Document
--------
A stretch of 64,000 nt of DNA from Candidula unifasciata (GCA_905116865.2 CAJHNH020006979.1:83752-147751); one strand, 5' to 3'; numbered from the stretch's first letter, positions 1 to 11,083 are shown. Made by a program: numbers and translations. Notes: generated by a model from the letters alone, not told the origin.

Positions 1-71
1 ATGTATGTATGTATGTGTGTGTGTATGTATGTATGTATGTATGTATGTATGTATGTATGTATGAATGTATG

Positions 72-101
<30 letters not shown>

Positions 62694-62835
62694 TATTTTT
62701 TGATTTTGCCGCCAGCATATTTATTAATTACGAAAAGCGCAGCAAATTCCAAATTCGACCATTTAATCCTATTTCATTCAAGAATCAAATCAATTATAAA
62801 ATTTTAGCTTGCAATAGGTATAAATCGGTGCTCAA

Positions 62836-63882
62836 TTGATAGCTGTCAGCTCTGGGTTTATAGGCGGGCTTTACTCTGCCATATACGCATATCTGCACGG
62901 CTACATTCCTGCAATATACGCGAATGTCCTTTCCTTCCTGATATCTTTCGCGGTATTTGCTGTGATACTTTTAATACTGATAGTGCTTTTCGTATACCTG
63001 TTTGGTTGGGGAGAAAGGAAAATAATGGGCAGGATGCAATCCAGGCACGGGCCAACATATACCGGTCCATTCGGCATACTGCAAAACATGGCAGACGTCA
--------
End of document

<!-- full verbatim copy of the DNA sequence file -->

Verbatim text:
A stretch of 64,000 nt of DNA from Candidula unifasciata (GCA_905116865.2 CAJHNH020006979.1:83752-147751); one strand, 5' to 3'; numbered from the stretch's first letter, positions 1 to 11,083 are shown. Made by a program: numbers and translations. Notes: generated by a model from the letters alone, not told the origin.

Positions 1-71
1 ATGTATGTATGTATGTGTGTGTGTATGTATGTATGTATGTATGTATGTATGTATGTATGTATGAATGTATG

Positions 72-101
<30 letters not shown>

Positions 62694-62835
62694 TATTTTT
62701 TGATTTTGCCGCCAGCATATTTATTAATTACGAAAAGCGCAGCAAATTCCAAATTCGACCATTTAATCCTATTTCATTCAAGAATCAAATCAATTATAAA
62801 ATTTTAGCTTGCAATAGGTATAAATCGGTGCTCAA

Positions 62836-63882
62836 TTGATAGCTGTCAGCTCTGGGTTTATAGGCGGGCTTTACTCTGCCATATACGCATATCTGCACGG
62901 CTACATTCCTGCAATATACGCGAATGTCCTTTCCTTCCTGATATCTTTCGCGGTATTTGCTGTGATACTTTTAATACTGATAGTGCTTTTCGTATACCTG
63001 TTTGGTTGGGGAGAAAGGAAAATAATGGGCAGGATGCAATCCAGGCACGGGCCAACATATACCGGTCCATTCGGCATACTGCAAAACATGGCAGACGTCA